Wireless Network (IEEE 802.11) Policies in local group policy ?

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  1. Posts : 130
    Windows 10 Professional x64
       #1

    Wireless Network (IEEE 802.11) Policies in local group policy ?


    Dear forum readers,

    I know it's possible to configure Wireless settings by policy. However it seems absent from the local group policy, which is where I would like to put it.

    How can I do ? Maybe it would work if I copy the corresponding "Wireless Network (IEEE 802.11) Policies" section from a non-local policy template, then import in my local group policy ? I would need such a template though, since I don't know how it looks like.

    I'm speaking of the security templates here (the inf files), not the admx files which I have already since I have W10 Pro...
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  2. bro67's Avatar
    Posts : 8,350
    Mac OS Catalina
       #2

    GPO is meant more for a Domain setup. Without a Domain, any user can just over ride the settings.
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  3. Posts : 130
    Windows 10 Professional x64
    Thread Starter
       #3

    System-wide local group policy can't be overridden by non-admins, and that's precisely why I want to do this, because it seems the only way to have all users wireless profiles that can't be modified by any user...
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  4. bro67's Avatar
    Posts : 8,350
    Mac OS Catalina
       #4

    NovHak said:
    System-wide local group policy can't be overridden by non-admins, and that's precisely why I want to do this, because it seems the only way to have all users wireless profiles that can't be modified by any user...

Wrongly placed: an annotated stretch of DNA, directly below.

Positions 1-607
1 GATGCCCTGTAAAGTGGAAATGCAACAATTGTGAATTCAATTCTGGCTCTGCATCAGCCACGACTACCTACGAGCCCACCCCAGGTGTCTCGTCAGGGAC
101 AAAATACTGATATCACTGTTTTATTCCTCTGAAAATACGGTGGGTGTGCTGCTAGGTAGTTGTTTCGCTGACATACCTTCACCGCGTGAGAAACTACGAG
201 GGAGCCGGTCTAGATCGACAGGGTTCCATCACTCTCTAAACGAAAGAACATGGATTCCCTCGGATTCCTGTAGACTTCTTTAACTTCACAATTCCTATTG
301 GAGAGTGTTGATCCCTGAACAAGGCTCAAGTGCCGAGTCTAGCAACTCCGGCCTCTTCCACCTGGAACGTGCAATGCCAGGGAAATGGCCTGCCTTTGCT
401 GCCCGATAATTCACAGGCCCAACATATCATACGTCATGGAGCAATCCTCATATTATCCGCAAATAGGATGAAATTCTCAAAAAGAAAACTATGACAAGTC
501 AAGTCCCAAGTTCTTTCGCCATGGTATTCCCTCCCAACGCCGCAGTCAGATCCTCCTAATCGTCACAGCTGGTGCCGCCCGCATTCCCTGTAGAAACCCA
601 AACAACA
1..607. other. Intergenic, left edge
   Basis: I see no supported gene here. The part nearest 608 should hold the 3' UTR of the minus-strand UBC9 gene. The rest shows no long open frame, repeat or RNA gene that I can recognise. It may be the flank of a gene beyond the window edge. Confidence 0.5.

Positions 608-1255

Actually they can without being on a domain. There is no such thing as a non-admin on Windows anymore. Everyone is kept as an admin, because of how Microsoft has made it so that either you get the annoyance from UAC and their Sandbox if you downgrade a user's rights that they have to have a admin password to do everything, or run them as an admin, without a domain policy and script that keeps them from going around the locks.
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  5. Posts : 130
    Windows 10 Professional x64
    Thread Starter
       #5

    bro67, your answer is confusing to say the least. In a nutshell, you're saying there's no such thing as non-admin because it's too anoying to be a non-admin, and that one should rely on an external domain policy+scripts to achieve security locally.

    I find this higly risky... While I guess you'll be able to restrict what programs users can run, and maybe even prevent the local administrator from leaving the domain, I don't think GPOs are designed to act as a replacement for the local admin/non admin privilege separation.

    Anyway, it would be higly useful if someone could post me GPO inf files containing a wireless network policy section (or links to which syntax I should use) so that I can try putting it in my local group policy, because the local GPO editor doesn't give the option to create wireless network policies.

    Maybe it's impossible after all and importing such a policy as a local GPO would fail, but who knows without trying ?